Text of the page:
Smart Loading Zone Applications for Urban Last Mile Delivery

Examensarbete för masterexamen
Quality and operations management (MPQOM), MSc
Wahid, Robin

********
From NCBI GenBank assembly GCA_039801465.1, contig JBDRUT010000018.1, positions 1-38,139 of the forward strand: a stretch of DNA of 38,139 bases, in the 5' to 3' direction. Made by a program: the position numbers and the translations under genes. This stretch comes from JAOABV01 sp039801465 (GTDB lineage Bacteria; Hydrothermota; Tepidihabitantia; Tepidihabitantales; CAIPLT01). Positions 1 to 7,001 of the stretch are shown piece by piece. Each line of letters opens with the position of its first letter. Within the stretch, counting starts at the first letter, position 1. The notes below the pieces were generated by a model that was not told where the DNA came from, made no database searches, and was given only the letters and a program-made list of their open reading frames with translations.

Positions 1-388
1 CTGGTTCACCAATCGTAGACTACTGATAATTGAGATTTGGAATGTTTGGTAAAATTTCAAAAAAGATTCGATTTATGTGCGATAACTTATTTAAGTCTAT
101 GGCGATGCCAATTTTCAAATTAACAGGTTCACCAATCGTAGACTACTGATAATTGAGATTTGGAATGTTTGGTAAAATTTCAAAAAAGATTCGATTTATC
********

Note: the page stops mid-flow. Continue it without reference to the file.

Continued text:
Last mile delivery has become increasingly difficult in urban areas; as population increases alongside the demand of the citizens, novel and smarter solutions are needed to cope with challenges of congestion and misuse of urban spaces, while at the same time sustainability goals need to be taken into consideration. The smart city concept has become the next step for the future transformation of our society. Smart cities strive towards creating better welfare for its citizens in an urban area to reach sustainable consumption of resources. This is done by leveraging technological tools such as IoT, Big Data analytics and ICT. Similarly, smart cities include smart parking which helps to facilitate the process of monitoring, controlling, and parking by the mentioned digital and technological tools. However, previous and current smart parking solutions have almost entirely been developed for passenger cars and not for commercial freight vehicles which park on so called loading zones (LZs), in order to perform loading/unloading activity for parcels and goods delivery. The purpose of this study is to investigate the concept of smart LZs, including the definition of a smart LZ, what factors inhibit the deployment and operations of LZ use and management and lastly, how smart LZs can be implemented in Sweden. This was done by using a qualitative research approach, by analyzing semi-structured interviews and a pre-recorded focus group of relevant stakeholders: truck manufacturer, smart parking provider, urban strategists from different municipalities and logistics providers. A smart LZ should, with the help of smart technological systems, improve overall operations of last mile delivery and loading/unloading activities for the operators. The findings showed that there is no clear definition of a smart LZ; the empirical data suggest that smart LZs should be digital, having cameras or sensors, and a widely spread system for operators to interact with, like a smartphones app. Furthermore, smart LZs should provide real-time data of occupancy to facilitate operations for logistics providers. Combining the empirical data and literature review, three components were derived of what a smart LZ requires; sensing technology to gather data, predictive data analytics tools to analyze data and lastly, a user interface which could be a smartphone app to display analyzed data for the operators. There are three holistic steps to implement optimal smart LZ solutions efficiently; the first step in developing a smart LZ is to gather data to understand the underlying problem of the LZs, this can be done via sensors placed at LZs. The next step is to involve all the relevant stakeholders including enforcement agencies, policy makers, smart parking developers, municipality/transport department and logistics providers. The last step is to do a pilot of the full system with no compromises before deploying the system on a large scale. However, the findings showed that there are several inhibiting factors for smart LZ deployment and operations in Sweden; counterproductive policy, regulation, legislation, lack of knowledge and data of LZ utilization, not being able to book LZs, not paying for LZs or having time limits which could potentially lead to a lack of enforcement, built-in incentives for the city to decrease the number of LZs and increase the number of parking spots for passenger cars due to monetary reasons and sustainability goals overshadowing smart LZ initiatives.
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